I needed to add a similar attribute with an order one higher than the last in the auto generated sequence and this fixed it for me.


I too thought that the Serializable attribute had to be on the object but unless I'm being a complete noob (I am in the middle of a late night coding session) the following works from the SnippetCompiler:

using System;
using System.IO;
using System.Xml;
using System.Collections.Generic;
using System.Xml.Serialization;

public class Inner
    private string _AnotherStringProperty;
    public string AnotherStringProperty 
      get { return _AnotherStringProperty; } 
      set { _AnotherStringProperty = value; } 

public class DataClass
    private string _StringProperty;
    public string StringProperty 
       get { return _StringProperty; } 
       set{ _StringProperty = value; } 

    private Inner _InnerObject;
    public Inner InnerObject 
       get { return _InnerObject; } 
       set { _InnerObject = value; } 

public class MyClass

    public static void Main()
            XmlSerializer serializer = new XmlSerializer(typeof(DataClass));
            TextWriter writer = new StreamWriter(@"c:\tmp\dataClass.xml");
            DataClass clazz = new DataClass();
            Inner inner = new Inner();
            inner.AnotherStringProperty = "Foo2";
            clazz.InnerObject = inner;
            clazz.StringProperty = "foo";
            serializer.Serialize(writer, clazz);
            Console.Write("Press any key to continue...");


I would imagine that the XmlSerializer is using reflection over the public properties.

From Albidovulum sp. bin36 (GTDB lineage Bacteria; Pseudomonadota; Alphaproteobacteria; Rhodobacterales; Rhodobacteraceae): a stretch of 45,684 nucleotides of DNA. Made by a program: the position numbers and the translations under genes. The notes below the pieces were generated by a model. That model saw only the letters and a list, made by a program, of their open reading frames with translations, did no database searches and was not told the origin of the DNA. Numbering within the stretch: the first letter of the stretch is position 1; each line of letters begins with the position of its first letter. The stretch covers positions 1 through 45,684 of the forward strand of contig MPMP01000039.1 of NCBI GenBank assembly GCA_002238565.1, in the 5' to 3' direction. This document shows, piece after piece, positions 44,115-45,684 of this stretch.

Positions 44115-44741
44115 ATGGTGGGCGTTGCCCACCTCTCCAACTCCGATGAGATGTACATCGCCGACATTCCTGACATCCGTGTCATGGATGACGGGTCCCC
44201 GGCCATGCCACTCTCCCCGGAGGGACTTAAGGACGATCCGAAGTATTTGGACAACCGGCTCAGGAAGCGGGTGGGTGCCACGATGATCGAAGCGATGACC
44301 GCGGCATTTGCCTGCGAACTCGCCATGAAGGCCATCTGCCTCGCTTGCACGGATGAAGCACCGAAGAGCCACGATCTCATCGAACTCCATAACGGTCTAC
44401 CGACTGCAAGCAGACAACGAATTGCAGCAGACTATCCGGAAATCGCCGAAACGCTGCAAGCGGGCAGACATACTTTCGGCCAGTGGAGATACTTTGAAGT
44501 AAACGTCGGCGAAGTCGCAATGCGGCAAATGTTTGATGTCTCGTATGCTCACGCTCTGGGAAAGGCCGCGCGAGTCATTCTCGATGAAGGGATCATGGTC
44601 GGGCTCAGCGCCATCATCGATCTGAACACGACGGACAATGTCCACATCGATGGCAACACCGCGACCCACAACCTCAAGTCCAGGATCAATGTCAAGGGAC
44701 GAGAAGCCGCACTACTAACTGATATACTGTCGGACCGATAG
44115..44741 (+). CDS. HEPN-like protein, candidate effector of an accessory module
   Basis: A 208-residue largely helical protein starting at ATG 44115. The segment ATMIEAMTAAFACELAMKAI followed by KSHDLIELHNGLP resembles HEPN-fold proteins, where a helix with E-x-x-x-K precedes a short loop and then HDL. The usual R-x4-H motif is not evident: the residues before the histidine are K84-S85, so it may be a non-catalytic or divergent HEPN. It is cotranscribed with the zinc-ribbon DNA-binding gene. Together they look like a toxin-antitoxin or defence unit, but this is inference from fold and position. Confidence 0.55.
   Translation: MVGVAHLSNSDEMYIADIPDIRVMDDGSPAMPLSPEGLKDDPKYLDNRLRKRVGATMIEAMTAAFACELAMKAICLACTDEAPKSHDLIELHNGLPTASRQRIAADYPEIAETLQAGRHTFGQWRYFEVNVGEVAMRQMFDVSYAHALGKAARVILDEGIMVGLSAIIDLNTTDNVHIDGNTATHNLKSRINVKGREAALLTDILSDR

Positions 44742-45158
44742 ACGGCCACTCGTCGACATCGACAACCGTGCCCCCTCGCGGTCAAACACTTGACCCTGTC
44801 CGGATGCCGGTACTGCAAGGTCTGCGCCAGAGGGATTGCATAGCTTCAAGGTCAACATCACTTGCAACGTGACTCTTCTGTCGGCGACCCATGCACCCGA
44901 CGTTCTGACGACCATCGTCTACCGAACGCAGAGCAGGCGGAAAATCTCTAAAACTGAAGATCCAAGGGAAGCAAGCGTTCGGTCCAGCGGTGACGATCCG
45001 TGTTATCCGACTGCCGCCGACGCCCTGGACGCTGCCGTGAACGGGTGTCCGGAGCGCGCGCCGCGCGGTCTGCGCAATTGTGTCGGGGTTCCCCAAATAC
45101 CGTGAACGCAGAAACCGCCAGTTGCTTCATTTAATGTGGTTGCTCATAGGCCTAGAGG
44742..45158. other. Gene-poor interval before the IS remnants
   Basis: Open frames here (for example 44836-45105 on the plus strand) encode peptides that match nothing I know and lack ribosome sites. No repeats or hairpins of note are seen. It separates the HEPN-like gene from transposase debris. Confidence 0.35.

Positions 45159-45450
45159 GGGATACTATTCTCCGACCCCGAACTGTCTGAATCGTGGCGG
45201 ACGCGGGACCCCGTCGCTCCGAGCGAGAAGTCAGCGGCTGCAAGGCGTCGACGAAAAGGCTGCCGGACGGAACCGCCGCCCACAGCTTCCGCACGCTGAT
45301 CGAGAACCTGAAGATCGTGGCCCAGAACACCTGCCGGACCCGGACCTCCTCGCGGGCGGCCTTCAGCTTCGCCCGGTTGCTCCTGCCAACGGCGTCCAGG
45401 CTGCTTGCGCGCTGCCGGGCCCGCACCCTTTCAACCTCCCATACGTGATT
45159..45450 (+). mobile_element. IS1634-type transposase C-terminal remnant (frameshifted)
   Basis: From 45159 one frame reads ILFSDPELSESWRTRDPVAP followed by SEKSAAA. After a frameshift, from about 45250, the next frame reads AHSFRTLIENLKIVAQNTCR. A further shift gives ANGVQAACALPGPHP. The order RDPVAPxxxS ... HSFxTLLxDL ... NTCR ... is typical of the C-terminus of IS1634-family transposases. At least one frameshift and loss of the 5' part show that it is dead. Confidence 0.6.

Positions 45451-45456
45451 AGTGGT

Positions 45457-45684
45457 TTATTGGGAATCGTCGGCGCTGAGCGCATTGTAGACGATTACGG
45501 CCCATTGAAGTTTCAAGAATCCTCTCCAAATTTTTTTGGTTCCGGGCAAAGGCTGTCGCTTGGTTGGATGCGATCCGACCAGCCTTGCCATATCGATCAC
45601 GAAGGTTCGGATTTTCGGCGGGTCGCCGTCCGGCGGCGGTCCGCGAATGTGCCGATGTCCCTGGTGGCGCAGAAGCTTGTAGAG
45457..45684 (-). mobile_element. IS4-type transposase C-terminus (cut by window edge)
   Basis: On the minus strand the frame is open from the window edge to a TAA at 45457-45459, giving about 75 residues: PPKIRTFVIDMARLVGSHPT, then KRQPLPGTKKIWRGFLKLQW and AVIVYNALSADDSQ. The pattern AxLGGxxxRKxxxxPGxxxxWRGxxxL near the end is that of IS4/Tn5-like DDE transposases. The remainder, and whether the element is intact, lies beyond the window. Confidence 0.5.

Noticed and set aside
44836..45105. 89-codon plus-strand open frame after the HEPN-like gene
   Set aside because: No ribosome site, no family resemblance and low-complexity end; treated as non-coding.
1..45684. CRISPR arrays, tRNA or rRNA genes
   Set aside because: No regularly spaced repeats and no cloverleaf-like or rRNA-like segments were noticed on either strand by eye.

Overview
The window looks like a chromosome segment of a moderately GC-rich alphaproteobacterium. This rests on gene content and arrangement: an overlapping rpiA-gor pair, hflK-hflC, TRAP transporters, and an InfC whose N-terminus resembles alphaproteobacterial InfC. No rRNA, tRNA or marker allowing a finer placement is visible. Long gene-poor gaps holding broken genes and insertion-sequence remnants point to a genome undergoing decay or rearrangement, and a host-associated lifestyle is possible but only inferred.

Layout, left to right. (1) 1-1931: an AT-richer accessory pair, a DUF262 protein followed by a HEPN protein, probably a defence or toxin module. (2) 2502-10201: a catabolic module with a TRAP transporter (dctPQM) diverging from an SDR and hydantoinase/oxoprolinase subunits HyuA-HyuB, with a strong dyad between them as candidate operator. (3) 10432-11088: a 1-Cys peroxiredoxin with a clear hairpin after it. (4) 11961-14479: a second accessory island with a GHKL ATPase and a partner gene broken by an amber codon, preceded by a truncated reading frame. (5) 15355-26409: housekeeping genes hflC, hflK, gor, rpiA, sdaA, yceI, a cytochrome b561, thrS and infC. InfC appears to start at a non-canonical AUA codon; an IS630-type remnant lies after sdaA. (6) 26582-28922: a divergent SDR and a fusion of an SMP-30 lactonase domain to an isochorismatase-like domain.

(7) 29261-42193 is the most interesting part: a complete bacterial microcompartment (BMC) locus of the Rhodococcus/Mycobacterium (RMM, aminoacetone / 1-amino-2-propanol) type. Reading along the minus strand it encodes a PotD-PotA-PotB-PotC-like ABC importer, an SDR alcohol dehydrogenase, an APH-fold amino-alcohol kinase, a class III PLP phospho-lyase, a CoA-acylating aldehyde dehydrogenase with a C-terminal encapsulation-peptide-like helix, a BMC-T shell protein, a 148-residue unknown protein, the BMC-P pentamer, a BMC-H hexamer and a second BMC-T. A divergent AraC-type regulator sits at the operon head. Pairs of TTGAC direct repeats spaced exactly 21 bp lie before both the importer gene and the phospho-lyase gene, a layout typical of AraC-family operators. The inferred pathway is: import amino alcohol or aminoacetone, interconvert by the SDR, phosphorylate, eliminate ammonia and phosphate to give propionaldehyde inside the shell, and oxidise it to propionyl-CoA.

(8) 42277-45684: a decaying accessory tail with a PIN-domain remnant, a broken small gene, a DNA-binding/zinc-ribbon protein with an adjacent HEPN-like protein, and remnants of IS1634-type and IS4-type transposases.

I just got the same error and discovered that a property of type IEnumerable<SomeClass> was the problem. It appears that IEnumerable cannot be serialized directly.

Instead, one could use List<SomeClass>.


I had a situation where the Order was the same for two elements in a row

[System.Xml.Serialization.XmlElementAttribute(IsNullable = true, Order = 0, ElementName = "SeriousInjuryFlag")]

.... some code ...

[System.Xml.Serialization.XmlElementAttribute(IsNullable = true, Order = 0, ElementName = "AccidentFlag")]

When I changed the code to increment the order by one for each new Property in the class, the error went away.


Also note that you cannot serialize user interface controls and that any object you want to pass onto the clipboard must be serializable otherwise it cannot be passed across to other processes.


I have been using the NetDataSerialiser class to serialise my domain classes. NetDataContractSerializer Class.

The domain classes are shared between client and server.


[System.Xml.Serialization.XmlElementAttribute("strFieldName", Form = System.Xml.Schema.XmlSchemaForm.Unqualified)]


[XmlIgnore] string [] strFielsName {get;set;}


I had the same issue and in my case the object had a ReadOnlyCollection. A collection must implement Add method to be serializable.

  • This is not a proper answer to the question. There are other 15 answers already on this question. If you think your answer is better than the others you should provide more details about it. Providing some code & output snippets always help users. Before posting your answers consider reading -> stackoverflow.com/help/how-to-answer – Amit Phaltankar May 26 '17 at 1:59